Tuesday, November 20, 2012

NaNoWriMo 2012, Day 20

Wordcount:  Daily = 3,475 , Total =  36,602
Percentage: 73.2 (109% of target)

Update: Wordcount:  Daily = 4,216 , Total =  37,343
Percentage: 74.68 (112% of target)

Reclaiming my lead! Some of this was written after my blogpost last night, but much of it was this morning. If I continue in this trend, I might even make it to 40k by the end of today!

Am about to go to work now - thanks to my manager for letting me start an hour and a half later (due to working an extra two hours last night with IT stuff).

Tiriki's about to go to school. Wish him luck! (Or to be precise, wish JOSH, the boy taking him to school, luck. He's gonna need it!)

But first, the escapades in the Bird Shed.
Matilda is a red-tailed black cockatoo, and Major is a Major Mitchell cockatoo. Both are Australian. I shall have to go through later and Aussie-tiss Matilda's speech. Shouldn't be too difficult, after I did the magpies in "Aroha's."

They're having so much fun, Tiriki realised, the other birds should join in too. He flew up to the line of cages and hopped along, lifting latches and shunting bolts, sliding doors and undoing twisty ties. Doors swung open, or were pushed up, cages opened.
Very few of the birds came out, most stayed huddled in their cages, gazing at him with slightly frightened eyes.
Come on,” he encouraged one, “come out and fly!”
We can't,” muttered a bright pink cockatoo, a galah. “I've never flown in my life. I might fall on my face.”
It's scary,” said another, “bad things happen out there.”
Tiriki laughed. “What bad things? Flying isn't hard, you're a clever bird, you'll figure it out.”
'No,” said a sharp voice, “she won't.” A large black cockatoo alighted on the cage bars above him, and slid the door shut with her foot. “She'll stay right here, in her cage, where she belongs.”
He rounded on the cockatoo, a female. “What are you doing?” He snapped.
She rose her crest and glared at him. “Stopping you from doing too much damage,” she replied. “These birds are captive born and bred. Look at them,” she nodded at a parakeet, who was careening around the room, as fast as a feather in a wind storm. “They've no control. You let five-eights of birds fly loose in here, and there'll be mid-air collisions, broken wings and shattered spines. Not a pretty sight. And if any are misfortunate enough to survive and get outside? They'll starve. Or freeze. They're domestics,” she said.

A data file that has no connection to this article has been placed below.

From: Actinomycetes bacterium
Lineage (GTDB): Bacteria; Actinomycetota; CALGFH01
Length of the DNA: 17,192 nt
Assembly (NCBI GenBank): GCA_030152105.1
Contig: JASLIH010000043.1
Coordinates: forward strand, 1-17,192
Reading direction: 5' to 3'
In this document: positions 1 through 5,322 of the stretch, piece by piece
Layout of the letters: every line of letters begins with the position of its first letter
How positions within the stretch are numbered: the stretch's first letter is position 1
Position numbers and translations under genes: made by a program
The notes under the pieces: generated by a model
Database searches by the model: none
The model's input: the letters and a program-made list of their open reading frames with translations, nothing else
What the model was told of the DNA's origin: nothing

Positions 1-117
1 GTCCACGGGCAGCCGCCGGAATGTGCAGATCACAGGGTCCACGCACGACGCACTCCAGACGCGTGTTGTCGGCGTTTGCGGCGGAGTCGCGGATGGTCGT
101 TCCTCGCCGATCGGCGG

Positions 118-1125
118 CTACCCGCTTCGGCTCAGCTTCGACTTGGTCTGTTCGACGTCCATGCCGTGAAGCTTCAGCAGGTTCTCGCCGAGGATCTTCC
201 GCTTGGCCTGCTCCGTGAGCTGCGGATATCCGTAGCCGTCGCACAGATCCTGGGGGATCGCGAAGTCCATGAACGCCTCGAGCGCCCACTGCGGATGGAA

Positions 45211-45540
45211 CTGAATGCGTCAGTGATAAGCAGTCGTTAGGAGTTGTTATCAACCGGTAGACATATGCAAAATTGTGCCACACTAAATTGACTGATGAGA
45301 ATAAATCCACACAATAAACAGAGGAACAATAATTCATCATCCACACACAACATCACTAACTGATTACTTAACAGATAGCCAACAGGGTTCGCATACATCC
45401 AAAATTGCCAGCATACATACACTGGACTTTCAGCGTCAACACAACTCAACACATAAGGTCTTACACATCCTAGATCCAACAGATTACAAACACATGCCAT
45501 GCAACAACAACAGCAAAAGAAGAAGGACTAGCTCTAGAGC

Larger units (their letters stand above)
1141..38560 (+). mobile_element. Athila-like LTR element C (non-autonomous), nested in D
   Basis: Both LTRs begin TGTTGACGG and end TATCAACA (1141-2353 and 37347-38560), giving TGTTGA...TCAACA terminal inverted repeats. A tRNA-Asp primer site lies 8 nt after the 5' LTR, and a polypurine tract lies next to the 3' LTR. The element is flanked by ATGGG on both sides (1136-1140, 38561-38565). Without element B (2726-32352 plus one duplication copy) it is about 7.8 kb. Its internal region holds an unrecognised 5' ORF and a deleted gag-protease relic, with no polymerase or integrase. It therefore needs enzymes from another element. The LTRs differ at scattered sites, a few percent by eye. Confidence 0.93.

What about you? You're not going crazy.” Tiriki's own head-feathers rose with his ire. He did not like being told what to do. “I don't remember opening your cage,” he added.
No,' she replied, “I'm not. I was hatched in an open-flighted aviary. And you didn't. I let myself out, to stop you making a mess of things.” She ducked as the parakeet whizzed past again.
Wheeeeeee!” He cried, “I can flyyyyyyyyy.”
Me too!” Another parakeet was moving across the floor, making weird little flapping hops that didn't quite succeed in getting her airborne.
The black cockatoo shook her head. “It's just embarrassing,” she sighed. “That our kind should be reduced to this.”
But if you can let yourself free, why are you still here? Why don't you just leave?”
She laughed. “It ain't as easy as that, my little freshwings. The world out there,” she nodded at the door, now firmly shut and probably bolted, “is more wire. There's no escape that way.” She paused, and lowered her beak close to his ear. 'But me and me mates, we're planning our escape. Only, we can't take 'em all – most of 'em would be liabilities. But you,” she nudged him in a friendly manner, “you're from outside, aren't you?”
Yes,” Tiriki agreed.
Come with me,” she took flight, gliding down to the counter top where the two kea chicks were still at play, now rolling a small ball to one another. Tiriki followed, having to drop suddenly to avoid being struck by the cavorting parakeet. He landed beside her and watched as the out-of-control bird plunged straight into another free flying parakeet and the two of them tumbled to the ground in a cascade of feathers and fowl language. He crashed straight into the hop-flying bird and sent her tumbling too.
I'm okay, we're okay!” He crowed, as the three birds staggered to their feet and stumbled about.
The cockatoo shook her head. “Just embarrassing,” she repeated. “I'm Matilda, by the way.”
Tiriki,” Tiriki replied, frowning at her. “Ain't that a human name?”
Matilda bobbed her head. “I told you,” she said, “cage born and bred. And this is Major.”
A splendid cockatoo cruised down to join them. His plumage was a delicate pink, with bands of a brighter shade adorning his crest and wings. He bowed his head at Tiriki in greeting.
Pleasure to meet you, outsider,” he said.
How did you get out?” Tiriki sputtered. “I didn't open your cage.”
We cockatoo have our ways,” Major replied, his dark eyes gleaming. “We are not as foolish as we lead the humans to think.”

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